I have omitted a language's ecosystem from consideration - its standard library, its development tools, and the continuing evolution of the language. I have ignored these because although indescribably important to someone who wishes to use, rather than study, the language, the quality of a standard library isn't attributable to a design choice so much as it is to the corporate sponsor's deep pockets. C# and Objective-C are two examples of developing languages with great standard libraries and development tools, unsurprising considering their champions, Microsoft and Apple respectively.

The Opa project deserves an honourable mention for its efforts to end the practice of writing a web application's frontend in javascript, and the backend in a web application framework. At heart AJAX is an protocol for remote procedure calls, so why not code it as such? With Opa you write one application, designating some code to be executed on the server, and some to be executed on the backend. If this isn't enough, Opa is type inferred. It may be immature, but surely Opa is the future of web programming.

Other miscellaneous features I admire are: Python's use of whitespace to ensure that the layout of the sourcecode matches the structure of the software; Alice ML's elegant inclusion of parallel futures, an simple, but exciting approach to multithreading; Haskell's laziness - laziness is a mandatory trait for any good hacker, why not the language they code in too?

By compiling a list of features for my perfect programming language I have fallen victim to the same trap that the novice programmers did in my introduction. Instead of choosing a problem, and searching for the best solution, I am cherry-picking features from existing languages and laying the foundation for an uneasy mix of paradigms. Erlang may be an excellent example of how to multithread, but it is a better example of how a language designer has picked a problem - in this case multithreading - and pieced together a language around that need. A language designer should mimic the focus of Erlang's creators, not necessarily the features they chose to solve their problem.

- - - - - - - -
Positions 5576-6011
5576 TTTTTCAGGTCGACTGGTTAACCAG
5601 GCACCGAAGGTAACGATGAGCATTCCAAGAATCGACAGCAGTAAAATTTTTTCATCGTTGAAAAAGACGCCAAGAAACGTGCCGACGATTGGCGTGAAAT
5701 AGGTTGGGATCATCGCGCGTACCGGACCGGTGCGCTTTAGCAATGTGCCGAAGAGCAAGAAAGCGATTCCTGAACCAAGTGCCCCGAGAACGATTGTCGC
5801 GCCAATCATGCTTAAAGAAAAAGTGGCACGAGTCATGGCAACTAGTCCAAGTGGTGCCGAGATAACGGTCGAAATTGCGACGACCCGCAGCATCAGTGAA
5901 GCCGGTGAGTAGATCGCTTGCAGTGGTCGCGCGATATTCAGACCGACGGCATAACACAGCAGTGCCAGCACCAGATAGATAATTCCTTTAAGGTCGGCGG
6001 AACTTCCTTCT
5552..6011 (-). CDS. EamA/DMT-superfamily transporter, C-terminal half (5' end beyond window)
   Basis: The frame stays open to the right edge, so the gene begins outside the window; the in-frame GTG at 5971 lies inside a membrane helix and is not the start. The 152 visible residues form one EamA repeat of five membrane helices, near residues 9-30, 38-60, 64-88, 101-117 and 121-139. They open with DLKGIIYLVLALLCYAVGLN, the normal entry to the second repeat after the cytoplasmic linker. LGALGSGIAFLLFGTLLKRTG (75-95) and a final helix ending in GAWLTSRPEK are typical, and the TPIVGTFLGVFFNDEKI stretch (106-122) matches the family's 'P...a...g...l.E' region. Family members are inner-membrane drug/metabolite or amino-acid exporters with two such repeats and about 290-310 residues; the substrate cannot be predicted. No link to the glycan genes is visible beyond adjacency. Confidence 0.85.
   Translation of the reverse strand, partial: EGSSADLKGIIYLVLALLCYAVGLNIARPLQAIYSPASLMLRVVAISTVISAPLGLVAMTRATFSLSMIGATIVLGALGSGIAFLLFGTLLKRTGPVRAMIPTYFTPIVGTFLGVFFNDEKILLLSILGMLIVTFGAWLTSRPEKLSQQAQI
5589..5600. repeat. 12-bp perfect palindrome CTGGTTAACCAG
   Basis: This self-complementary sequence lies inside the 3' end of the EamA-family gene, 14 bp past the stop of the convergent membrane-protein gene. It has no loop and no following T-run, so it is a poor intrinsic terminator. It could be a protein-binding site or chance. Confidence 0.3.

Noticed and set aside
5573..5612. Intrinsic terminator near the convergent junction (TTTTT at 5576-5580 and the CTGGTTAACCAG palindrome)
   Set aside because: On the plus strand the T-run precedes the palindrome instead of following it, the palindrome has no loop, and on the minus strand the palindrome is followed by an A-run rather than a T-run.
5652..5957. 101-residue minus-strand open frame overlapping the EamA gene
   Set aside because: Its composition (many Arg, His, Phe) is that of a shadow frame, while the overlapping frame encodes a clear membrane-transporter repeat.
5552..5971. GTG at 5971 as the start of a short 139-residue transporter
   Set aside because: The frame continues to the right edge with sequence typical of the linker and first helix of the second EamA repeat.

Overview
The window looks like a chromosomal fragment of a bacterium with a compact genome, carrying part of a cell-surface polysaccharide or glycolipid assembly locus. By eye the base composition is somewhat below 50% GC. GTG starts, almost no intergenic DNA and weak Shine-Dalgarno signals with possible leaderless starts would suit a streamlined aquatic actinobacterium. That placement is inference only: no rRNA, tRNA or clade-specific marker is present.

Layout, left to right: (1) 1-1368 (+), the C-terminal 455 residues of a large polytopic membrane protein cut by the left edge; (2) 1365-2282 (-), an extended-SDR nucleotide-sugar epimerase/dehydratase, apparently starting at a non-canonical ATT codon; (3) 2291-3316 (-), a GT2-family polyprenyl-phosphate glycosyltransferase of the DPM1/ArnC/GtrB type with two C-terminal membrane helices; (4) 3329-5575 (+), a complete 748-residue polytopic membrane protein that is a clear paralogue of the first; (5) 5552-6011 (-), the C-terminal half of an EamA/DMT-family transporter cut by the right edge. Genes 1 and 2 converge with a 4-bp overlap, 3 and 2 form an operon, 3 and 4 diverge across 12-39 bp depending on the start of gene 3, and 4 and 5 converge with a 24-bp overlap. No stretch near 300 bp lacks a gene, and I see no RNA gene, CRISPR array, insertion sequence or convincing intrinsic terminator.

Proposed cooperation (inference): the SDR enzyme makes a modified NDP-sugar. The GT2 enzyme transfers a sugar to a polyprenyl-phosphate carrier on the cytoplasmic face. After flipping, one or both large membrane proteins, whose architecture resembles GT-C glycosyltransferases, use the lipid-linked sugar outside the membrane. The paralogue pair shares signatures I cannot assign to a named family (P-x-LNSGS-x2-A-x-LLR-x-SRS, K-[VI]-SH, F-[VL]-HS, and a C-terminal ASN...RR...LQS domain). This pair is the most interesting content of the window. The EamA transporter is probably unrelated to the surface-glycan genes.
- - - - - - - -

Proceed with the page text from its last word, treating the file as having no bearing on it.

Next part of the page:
Another excellent guiding principle for a language designer is a conviction that a language should shackle the programmer to good habits. The syntax of a good language compels the programmer to code "well". For example, Python enforces the use of whitespace for formatting, Objective-C ensures that all arguments to a function are documented, and Erlang guarantees that you can't write race conditions. I mentioned above that laziness is a trait of good hackers, so where possible the programming language should act as their chaperone and coerce them into good habits. This is the root of my preference for static type systems. If it can be sorted at compile time, whether it is a potential type conflict or a case of poorly laid out code, it should be sorted out at compile time.

This post was intended not so much as an article, but as an organisation of my thoughts. It is inconceivable a hacker could work with any language for a lengthy period of time and not dream about improving it, but I am increasingly convinced of the need for a multithreading-centric, statically typed, type inferred language that compiles to native code but possesses the feel, readability and programmer efficiency of Python. That said, I have had a Go tutorial on my reading list for some time now. Its Wikipedia description fits my criteria, maybe it is the one?

EDIT: corrected go! to go

Posted on 6 May 2012